October 14, 2016 (first cohort)
October 21, 2016 (second cohort)
October 28, 2016 (third cohort)
November 4, 2016 (fourth and final cohorts)
As CSA, you’ll lead the process of preparing one Survey instrument for each population that will be surveyed at your institution. New for 2017, we are asking institutions to submit their Decision Spreadsheets on a rolling basis, so that the first institutions to be surveyed have as much time as possible to review their surveys before launch. Because you may extensively customize the MISO Survey instrument and because each population you survey requires a separate instrument, this aspect of your preparation is very intensive. Your decisions will all be recorded in the Decision Spreadsheet. If you choose to add local questions to the Survey instruments for your campus, these questions will be recorded in the Local Question Spreadsheet.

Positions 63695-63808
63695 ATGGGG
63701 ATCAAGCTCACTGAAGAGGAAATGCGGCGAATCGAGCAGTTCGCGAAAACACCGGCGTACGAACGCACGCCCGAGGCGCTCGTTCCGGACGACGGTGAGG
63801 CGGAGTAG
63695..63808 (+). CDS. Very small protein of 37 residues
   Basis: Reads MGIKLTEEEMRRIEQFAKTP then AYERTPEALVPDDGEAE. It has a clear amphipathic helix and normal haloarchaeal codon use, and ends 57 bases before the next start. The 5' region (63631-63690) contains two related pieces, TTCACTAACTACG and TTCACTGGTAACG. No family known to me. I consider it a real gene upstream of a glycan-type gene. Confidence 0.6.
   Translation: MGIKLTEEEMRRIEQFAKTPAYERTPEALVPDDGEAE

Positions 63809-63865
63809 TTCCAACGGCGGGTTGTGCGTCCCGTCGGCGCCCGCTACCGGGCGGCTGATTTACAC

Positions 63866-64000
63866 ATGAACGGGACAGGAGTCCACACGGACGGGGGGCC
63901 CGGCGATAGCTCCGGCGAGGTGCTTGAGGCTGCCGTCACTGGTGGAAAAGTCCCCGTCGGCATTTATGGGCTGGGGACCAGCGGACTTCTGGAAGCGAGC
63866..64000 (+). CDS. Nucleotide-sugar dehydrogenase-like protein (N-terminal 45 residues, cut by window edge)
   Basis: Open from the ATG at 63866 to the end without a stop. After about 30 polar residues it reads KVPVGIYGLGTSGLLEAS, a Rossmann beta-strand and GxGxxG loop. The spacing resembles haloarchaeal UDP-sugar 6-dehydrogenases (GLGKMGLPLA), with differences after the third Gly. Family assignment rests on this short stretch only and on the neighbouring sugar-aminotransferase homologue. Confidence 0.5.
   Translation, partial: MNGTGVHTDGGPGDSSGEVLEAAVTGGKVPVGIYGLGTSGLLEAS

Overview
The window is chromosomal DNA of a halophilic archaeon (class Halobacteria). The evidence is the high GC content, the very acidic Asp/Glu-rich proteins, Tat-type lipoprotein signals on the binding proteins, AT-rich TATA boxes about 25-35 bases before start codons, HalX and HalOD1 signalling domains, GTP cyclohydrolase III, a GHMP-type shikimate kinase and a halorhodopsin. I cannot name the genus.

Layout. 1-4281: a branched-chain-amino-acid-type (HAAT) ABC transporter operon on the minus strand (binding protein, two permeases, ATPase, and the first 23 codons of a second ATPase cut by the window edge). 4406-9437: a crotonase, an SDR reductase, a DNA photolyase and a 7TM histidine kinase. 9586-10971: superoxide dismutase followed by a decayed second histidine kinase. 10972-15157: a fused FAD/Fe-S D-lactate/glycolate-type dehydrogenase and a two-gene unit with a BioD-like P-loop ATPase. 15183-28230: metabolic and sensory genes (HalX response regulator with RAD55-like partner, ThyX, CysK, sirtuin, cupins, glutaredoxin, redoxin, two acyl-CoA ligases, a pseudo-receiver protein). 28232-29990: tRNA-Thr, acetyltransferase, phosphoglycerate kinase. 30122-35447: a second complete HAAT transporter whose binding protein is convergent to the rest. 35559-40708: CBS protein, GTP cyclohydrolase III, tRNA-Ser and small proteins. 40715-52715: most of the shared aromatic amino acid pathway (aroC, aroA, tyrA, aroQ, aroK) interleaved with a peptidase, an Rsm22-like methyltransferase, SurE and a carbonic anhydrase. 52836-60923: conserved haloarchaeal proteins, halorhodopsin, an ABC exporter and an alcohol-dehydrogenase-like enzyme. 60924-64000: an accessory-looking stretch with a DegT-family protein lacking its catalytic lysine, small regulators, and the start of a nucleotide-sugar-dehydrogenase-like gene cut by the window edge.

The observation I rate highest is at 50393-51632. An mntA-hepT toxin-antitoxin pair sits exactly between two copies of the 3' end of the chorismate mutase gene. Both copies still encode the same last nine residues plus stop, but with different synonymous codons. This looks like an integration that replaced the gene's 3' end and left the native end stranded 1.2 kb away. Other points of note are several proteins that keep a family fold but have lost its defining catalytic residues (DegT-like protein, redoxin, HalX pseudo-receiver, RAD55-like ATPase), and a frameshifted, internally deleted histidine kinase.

- Decision Spreadsheet 2017 (via Box.com, login required)
- Local Question Spreadsheet 2017 (via Box.com, login required)
At most institutions, the process of determining which questions to include in the MISO Survey instruments, how to customize the Survey’s questions, and whether to craft local questions requires extensive input from the management of your IT and library organizations (or merged organization). Some CSAs lead a management team charged with making these decisions, while others facilitate a broad consultation process. You’ll record your institution’s decisions in the Decision Spreadsheet. For best results, please download and use a new copy of the Decision Spreadsheet when recording your decisions.
Below is more information about the required, optional, customizable, and local questions that may be included in the Survey instruments.
The MISO Survey contains a very small number of required questions about IT and library services that are commonly provided at colleges and universities. These questions are a fundamental part of the MISO Survey instrument and may not be changed or excluded. The MISO Survey Administrator can make exceptions to this practice in the following situations:
- Required questions can be customized if the question as currently worded isn’t meaningful to your campus respondents
- Required questions can be excluded from the Survey if your institution doesn’t offer the service measured by the question.